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The End of State Coal Tar Bans As We Know It

The following letter comes from Andy Igrejas of the Safer Chemicals, Healthy Families group. In it he lets us know that if a version of a bi...

The following letter comes from Andy Igrejas of the Safer Chemicals, Healthy Families group. In it he lets us know that if a version of a bill is reconciled in Congress, a state's authority to ban toxic chemicals would be blocked. We have seen with coal tar sealers a toothless EPA and a distracted Congress pushes the safety of our communities down to the state and local level. Please join me in contacting your representatives to prevent this portion of the bill from becoming law.

Tom-

As you know, both the House and Senate passed versions of TSCA reform last year. Our coalition articulated a vision for how to combine the best of both bills in a March 1st letter that many of you signed.

Staff from both chambers have been working since to reconcile the two bills into final legislation and they are expected to bring it to the floor of both houses next week.

This part of the legislative process is often the most secretive, and there is a lot of uncertainty, which has made advocacy difficult. Nevertheless, most indications we've had have been reasonably positive, with one major exception:states could be blocked from restricting a toxic chemical even when EPA action is years away. The prohibition on state action (called "preemption") is triggered when EPA prioritizes a chemical and publishes the scope of its prospective review. The process could take up to four years for EPA to make a safety decision, and an additional three before EPA puts needed restrictions in place.


We have opposed this provision all along. It was in the Senate bill, but not the House bill. The House bill does not preempt until EPA has either taken its own action or declared the chemical safe. The Senate, backed by the chemical industry, is insisting that preemption happen much earlier.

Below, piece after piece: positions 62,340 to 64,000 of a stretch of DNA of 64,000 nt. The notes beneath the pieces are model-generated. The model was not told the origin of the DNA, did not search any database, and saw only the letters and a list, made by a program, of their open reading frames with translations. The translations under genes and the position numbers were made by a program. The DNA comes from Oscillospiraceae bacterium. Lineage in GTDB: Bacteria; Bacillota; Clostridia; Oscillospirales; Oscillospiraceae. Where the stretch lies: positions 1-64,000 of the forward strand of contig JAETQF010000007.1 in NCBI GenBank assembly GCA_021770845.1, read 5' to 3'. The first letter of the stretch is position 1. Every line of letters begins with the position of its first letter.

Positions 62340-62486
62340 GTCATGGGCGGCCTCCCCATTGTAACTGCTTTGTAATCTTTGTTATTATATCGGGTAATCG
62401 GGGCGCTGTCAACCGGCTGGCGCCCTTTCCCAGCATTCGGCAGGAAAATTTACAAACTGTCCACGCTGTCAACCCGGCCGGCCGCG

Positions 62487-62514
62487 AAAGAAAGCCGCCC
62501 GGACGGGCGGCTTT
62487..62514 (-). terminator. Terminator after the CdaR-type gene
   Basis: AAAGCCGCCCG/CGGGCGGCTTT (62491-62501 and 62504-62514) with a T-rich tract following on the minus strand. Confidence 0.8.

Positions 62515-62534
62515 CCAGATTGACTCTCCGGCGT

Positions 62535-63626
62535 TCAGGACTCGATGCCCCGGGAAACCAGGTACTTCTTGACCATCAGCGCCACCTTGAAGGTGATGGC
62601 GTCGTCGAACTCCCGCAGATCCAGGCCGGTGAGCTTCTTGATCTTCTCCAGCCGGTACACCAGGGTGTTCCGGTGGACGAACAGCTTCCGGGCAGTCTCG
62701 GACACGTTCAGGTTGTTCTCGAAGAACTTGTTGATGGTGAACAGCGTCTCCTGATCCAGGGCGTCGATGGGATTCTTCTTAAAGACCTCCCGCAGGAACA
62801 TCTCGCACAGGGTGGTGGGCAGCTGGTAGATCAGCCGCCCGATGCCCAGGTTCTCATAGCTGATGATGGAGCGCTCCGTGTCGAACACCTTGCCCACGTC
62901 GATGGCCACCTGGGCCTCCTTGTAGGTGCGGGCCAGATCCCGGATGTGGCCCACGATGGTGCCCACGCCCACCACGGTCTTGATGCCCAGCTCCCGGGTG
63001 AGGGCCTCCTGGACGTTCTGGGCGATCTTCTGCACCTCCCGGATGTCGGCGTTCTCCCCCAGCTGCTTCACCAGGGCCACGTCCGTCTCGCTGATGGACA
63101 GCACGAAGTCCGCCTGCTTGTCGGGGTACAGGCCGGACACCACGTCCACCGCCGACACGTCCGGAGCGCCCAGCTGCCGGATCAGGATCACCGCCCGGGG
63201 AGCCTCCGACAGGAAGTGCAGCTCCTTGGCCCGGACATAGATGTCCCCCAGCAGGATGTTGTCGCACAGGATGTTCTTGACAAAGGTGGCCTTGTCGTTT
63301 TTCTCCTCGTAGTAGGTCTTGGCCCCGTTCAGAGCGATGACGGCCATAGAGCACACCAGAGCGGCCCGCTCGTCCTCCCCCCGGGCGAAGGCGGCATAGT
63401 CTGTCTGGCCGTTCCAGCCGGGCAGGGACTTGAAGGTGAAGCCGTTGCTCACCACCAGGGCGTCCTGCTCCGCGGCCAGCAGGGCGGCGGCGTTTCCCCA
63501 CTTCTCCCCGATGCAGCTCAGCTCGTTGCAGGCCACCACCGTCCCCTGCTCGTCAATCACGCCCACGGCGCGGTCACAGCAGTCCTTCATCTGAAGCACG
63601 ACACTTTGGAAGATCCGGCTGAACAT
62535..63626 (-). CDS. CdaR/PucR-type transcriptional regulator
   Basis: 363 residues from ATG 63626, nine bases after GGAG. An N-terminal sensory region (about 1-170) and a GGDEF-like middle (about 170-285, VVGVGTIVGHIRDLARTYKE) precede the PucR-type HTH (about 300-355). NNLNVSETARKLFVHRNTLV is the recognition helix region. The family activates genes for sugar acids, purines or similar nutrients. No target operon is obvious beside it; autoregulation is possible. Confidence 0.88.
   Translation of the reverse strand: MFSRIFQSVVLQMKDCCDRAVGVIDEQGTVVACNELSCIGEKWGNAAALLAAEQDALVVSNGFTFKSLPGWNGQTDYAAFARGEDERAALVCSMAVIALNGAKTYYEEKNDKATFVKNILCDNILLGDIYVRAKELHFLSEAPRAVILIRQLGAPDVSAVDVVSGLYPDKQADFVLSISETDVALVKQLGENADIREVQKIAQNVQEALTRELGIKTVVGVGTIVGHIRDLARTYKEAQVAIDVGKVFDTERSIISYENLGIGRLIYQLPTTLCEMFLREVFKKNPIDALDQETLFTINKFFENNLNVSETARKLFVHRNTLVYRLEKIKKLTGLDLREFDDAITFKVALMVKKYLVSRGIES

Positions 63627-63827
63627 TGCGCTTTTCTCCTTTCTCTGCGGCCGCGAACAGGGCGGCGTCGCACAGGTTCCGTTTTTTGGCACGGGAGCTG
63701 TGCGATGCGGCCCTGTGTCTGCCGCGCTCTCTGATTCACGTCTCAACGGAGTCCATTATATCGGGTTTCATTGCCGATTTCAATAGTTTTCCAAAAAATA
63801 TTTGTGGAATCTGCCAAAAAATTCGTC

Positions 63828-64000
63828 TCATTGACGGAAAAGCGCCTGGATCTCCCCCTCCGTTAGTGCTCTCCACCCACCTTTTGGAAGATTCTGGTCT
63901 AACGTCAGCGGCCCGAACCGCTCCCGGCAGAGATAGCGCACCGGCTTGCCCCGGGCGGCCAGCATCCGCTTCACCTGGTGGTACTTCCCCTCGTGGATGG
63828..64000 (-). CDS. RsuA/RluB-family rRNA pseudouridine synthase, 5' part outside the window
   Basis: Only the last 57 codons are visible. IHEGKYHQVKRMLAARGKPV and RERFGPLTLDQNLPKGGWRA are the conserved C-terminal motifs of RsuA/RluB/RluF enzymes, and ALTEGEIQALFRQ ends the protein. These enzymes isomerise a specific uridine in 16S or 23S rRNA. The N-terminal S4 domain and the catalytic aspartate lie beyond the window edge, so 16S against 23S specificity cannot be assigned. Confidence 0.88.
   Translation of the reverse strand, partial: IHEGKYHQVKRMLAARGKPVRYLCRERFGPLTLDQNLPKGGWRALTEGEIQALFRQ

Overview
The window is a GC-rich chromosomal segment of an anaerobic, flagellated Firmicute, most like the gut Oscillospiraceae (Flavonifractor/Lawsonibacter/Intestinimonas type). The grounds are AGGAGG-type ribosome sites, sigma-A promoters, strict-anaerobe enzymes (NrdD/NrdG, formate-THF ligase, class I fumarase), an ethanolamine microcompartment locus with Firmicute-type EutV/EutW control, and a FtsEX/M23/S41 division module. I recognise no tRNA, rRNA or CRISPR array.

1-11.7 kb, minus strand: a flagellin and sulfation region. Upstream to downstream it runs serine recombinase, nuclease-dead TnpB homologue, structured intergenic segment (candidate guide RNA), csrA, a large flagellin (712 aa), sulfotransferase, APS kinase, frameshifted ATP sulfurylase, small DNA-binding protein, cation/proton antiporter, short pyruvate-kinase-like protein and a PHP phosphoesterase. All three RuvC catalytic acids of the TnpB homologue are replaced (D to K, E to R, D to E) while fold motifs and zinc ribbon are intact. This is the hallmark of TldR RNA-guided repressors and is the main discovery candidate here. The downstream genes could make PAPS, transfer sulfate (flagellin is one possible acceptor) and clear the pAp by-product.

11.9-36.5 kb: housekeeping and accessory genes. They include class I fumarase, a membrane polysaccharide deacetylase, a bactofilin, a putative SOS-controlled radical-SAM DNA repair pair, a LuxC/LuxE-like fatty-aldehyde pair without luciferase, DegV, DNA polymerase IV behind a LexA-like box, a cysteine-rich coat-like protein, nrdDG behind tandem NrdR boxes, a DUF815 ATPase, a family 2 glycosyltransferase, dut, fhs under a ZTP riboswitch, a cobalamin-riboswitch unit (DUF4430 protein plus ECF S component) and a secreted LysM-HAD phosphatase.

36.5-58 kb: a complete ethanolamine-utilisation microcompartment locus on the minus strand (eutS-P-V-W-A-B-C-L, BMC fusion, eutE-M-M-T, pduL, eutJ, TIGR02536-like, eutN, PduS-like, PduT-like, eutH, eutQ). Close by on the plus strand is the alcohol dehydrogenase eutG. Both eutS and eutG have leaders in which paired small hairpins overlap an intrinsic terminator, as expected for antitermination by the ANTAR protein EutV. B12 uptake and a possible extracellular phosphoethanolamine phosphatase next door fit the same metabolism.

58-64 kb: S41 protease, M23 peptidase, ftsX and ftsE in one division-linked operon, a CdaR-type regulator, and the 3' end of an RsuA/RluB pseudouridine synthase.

The early preemption is unprecedented as a policy and it has the effect of delaying needed public health interventions for up to four years. During that time, whatever population the state was planning to protect (fire fighters, pregnant women, etc.) will instead be exposed. That is why we are making a big deal about this: bottom line, this provision will result in people being exposed to toxic chemicals who otherwise wouldn't be.

So please take the time to contact your congressional delegation (sample call language below), particularly in the House, both Republicans and Democrats. Urge them to oppose the Senate early preemption provision in any final legislation. In principle, it is an unprecedented intrusion on states' rights. In practice, it exposes people to toxic chemicals who would otherwise not be exposed.

On both grounds, therefore, it should be defeated.

If you don't communicate with your delegation this week, the provision could be law by the end of next week.

If you have any questions about the policy details, your own Congressional delegation, or you need more materials, please don't hesitate to contact me (andyigrejas@saferchemicals.org), Liz Hitchock (lizhitchcock@saferchemicals.org), or Beth Kemler (bethkemler@saferchemicals.org).  


Sincerely,

Andy

PS: Get your members and coalition partners to call Congress too!

Sample Call To Congress



I’m calling to express my concern about the conference of the two chemical safety reform bills that the House and Senate both passed last year. I understand that final legislation could come to the floor of both chambers under bill number HR 2576 as early as next week.

The chemical lobby has mounted a major push to ensure that a Senate provision that prohibits states from restricting a toxic chemical while EPA reviews the safety of that chemical is included in the final package. This is an unprecedented intrusion on states' rights.

States have led the way in restricting toxic chemicals, most recently in the area of toxic flame retardants. Several bills to restrict flame retardants are currently pending in state legislatures - supported by firefighters. The Senate bill’s provision would shut that activity down.

That would lead to a delay of up to four years before any action was taken -- a delay that would result in potentially millions of people being exposed to toxic chemicals who otherwise would not be.

The House version of reform did not include this provision and it must not be in the final bill. Representative/Senator [__________] should stand strong against any bill that blocks states from protecting their citizens from toxic chemicals.

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Coal Tar Free America: The End of State Coal Tar Bans As We Know It
The End of State Coal Tar Bans As We Know It
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